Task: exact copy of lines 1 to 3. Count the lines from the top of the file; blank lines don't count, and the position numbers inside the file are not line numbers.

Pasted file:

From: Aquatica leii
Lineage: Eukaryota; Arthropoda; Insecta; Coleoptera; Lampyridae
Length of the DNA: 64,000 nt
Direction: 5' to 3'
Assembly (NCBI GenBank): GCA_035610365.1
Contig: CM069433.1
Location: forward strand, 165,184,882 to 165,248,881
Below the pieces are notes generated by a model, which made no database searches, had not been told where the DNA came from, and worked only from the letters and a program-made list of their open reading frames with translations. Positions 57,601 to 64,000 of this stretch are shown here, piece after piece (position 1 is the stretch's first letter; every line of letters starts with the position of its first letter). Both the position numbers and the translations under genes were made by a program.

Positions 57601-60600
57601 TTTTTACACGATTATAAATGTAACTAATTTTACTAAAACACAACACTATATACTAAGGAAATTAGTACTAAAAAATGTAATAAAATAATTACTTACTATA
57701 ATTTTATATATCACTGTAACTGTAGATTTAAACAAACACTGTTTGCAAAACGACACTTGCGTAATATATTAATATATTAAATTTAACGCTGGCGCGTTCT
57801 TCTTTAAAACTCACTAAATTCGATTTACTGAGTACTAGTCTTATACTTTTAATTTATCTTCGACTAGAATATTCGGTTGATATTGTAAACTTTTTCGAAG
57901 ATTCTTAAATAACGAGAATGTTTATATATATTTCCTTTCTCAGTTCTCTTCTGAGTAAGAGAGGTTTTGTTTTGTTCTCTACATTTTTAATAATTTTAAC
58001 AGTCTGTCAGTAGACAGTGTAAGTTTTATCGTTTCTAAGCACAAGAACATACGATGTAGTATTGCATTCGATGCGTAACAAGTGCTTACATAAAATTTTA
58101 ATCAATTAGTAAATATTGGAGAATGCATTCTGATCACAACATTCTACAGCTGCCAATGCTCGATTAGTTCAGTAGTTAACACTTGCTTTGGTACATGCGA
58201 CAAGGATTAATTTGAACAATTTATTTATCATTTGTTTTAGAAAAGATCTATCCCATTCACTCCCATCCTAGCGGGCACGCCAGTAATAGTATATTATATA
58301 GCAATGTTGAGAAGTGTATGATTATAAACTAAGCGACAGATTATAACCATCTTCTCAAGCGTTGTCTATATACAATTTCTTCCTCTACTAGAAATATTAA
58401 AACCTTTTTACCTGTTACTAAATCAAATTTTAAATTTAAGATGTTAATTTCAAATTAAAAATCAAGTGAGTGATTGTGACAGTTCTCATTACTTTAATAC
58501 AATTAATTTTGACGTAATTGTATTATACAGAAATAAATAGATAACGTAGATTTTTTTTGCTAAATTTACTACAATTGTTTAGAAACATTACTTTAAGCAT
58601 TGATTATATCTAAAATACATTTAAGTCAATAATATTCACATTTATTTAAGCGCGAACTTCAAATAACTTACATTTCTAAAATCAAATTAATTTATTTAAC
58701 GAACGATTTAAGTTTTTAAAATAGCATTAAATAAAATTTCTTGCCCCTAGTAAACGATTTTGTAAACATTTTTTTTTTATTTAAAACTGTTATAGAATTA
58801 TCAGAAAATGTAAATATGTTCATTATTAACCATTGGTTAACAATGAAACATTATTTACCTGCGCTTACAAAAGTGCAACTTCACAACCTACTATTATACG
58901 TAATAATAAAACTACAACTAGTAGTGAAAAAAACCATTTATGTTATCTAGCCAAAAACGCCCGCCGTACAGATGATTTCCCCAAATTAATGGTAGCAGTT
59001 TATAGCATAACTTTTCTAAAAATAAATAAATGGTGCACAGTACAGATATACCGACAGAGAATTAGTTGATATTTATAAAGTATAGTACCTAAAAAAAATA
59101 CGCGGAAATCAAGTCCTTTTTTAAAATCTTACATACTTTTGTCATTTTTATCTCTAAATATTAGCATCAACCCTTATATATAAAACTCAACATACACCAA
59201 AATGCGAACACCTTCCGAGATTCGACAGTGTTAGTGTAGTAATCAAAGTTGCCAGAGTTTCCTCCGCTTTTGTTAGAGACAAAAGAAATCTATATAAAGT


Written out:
From: Aquatica leii
Lineage: Eukaryota; Arthropoda; Insecta; Coleoptera; Lampyridae
Length of the DNA: 64,000 nt